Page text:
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McLaughlin & Stern Defeats Apple, Inc. in Historic Class Action Decision

Wed 19 February 2020 News Releases

After almost 8-years of protracted litigation which has snaked itself through the Northern District of California Federal Court and the 9th Circuit Court of Appeals, the California Supreme Court issued a unanimous decision and victory to a class of Apple retail store employees who were subject to uncompensated bag and technology searches. The Case is Frlekin v. Apple, Inc.

On February 13, 2020, The California Supreme Court held that Apple violated California law when it failed to pay employees for time they spend waiting for mandatory bag and iPhone searches at the end of their shifts.

The February 13th decision is the latest in the battle over pay for off-the-clock work and marks the California high court’s third wage and hour opinion in two years interpreting the state’s employee-protective wage requirements. Apple won at the trial level in U.S. District Court for the Northern District of California, which said employees of the Cupertino, Calif., tech company chose to bring bags to work and thus subject themselves to the company’s search policy. On appeal, the U.S. Court of Appeals for the Ninth Circuit turned to the state court to interpret California law.

Compensation turns on the issue of whether the employee is controlled by the employer. Apple workers “are clearly under Apple’s control while awaiting, and during, the exit searches,” Chief Justice Tani Cantil-Sakauye said.

“The exit searches burden Apple’s employees by preventing them from leaving the premises with their personal belongings until they undergo an exit search—a process that can take five to 20 minutes to complete—and by compelling them to take specific movements and actions during the search,” the unanimous court said.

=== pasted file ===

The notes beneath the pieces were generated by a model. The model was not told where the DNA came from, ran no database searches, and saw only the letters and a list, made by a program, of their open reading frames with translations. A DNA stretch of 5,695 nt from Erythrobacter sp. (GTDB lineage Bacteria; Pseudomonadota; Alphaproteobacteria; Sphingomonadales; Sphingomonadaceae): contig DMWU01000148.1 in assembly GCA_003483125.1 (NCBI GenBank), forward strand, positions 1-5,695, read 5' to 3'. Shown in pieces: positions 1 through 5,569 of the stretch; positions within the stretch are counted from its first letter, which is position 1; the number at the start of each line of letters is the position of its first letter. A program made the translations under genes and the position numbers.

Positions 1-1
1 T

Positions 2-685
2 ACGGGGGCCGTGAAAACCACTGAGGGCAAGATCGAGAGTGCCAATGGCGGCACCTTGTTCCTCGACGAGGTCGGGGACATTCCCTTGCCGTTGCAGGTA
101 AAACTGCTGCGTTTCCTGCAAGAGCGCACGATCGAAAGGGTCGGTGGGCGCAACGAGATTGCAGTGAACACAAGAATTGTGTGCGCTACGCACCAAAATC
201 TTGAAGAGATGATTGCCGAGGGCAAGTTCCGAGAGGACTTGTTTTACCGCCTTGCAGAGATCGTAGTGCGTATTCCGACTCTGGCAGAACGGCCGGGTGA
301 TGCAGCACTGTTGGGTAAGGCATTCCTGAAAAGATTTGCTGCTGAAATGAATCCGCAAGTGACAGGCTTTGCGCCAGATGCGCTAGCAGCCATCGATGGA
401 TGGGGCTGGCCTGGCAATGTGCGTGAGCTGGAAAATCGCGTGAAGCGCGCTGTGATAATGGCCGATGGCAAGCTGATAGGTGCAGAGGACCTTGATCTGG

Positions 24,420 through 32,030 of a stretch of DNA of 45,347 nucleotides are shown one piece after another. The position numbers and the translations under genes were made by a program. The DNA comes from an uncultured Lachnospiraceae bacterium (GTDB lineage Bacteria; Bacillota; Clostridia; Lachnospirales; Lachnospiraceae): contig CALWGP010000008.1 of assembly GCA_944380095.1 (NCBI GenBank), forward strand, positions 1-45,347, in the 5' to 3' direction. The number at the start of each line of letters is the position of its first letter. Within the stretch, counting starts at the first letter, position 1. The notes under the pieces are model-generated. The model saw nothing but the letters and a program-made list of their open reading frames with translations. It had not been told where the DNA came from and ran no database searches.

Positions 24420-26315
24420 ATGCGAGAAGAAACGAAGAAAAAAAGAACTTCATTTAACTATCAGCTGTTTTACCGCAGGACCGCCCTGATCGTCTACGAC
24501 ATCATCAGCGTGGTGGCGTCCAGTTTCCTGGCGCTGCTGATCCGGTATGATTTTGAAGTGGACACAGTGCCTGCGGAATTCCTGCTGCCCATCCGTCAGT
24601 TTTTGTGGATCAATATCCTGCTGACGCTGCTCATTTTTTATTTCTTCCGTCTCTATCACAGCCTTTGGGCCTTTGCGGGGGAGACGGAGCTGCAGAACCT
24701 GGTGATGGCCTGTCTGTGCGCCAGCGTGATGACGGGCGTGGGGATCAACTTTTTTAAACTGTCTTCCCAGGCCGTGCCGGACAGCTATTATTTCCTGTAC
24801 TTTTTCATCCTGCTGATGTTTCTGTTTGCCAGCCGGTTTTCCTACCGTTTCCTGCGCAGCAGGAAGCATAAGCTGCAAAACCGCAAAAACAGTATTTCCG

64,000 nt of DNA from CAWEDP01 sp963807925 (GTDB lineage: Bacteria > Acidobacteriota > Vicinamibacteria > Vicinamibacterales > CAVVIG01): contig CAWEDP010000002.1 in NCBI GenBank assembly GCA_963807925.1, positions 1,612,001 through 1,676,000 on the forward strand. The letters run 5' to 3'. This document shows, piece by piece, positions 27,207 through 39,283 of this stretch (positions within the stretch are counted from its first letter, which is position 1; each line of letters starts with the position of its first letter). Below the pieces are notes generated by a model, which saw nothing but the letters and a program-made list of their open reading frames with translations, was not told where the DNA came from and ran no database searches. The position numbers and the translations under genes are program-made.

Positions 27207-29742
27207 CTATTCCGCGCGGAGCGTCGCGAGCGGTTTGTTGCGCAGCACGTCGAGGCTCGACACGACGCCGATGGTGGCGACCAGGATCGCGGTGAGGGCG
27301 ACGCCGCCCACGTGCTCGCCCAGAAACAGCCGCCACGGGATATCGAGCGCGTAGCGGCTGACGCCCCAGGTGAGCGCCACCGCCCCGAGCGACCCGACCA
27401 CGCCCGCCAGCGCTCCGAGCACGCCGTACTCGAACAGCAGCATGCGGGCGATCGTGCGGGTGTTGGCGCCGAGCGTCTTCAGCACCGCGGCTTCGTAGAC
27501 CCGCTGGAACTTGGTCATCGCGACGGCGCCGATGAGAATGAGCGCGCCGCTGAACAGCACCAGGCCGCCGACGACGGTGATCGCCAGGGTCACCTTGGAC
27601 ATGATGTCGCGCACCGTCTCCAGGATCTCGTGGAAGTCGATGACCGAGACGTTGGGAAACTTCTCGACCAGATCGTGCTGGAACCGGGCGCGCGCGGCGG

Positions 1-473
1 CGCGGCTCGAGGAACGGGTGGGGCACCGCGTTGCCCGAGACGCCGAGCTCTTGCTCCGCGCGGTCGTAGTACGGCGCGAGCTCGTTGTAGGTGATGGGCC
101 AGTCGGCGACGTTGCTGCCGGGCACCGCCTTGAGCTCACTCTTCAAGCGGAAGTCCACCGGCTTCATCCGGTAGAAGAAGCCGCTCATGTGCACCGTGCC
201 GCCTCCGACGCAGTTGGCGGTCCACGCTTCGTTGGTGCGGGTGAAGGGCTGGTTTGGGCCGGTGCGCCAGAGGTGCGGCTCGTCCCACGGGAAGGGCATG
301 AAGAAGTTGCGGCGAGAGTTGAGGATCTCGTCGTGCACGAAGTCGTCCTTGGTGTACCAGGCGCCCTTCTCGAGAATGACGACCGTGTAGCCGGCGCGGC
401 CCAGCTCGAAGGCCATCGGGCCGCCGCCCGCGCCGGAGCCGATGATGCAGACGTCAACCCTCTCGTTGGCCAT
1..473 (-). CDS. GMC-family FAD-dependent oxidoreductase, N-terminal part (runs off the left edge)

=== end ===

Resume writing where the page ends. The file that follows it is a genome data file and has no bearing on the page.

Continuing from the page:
“Under the circumstances of this case and the realities of ordinary, 21st-century life, we find far-fetched and untenable Apple’s claim that its bag-search policy can be justified as providing a benefit to its employees,” the court said.

The California Supreme Court “adhered to the text and purpose of the wage order, which is to protect California employees. And the control test, in particular, is meant to make more time compensable rather than less, so I think it’s a good day for California employees in general,” said co-counsel Kimberly Kralowec, principal with Kralowec Law P.C. The California class, which includes workers at stores from July 25, 2009, to present, at certification exceeded 12,400 workers.

A copy of the California Supreme Court decision can be found here.

If you are or were a retail store employee or other types of employee and were subject to security checks at your place of employment, please feel free to contact either Brett Gallaway or Lee Shalov to discuss your potential claims.

Amanda Frlekin et al., Plaintiffs and Appellants, v. Apple Inc., Defendant and Respondent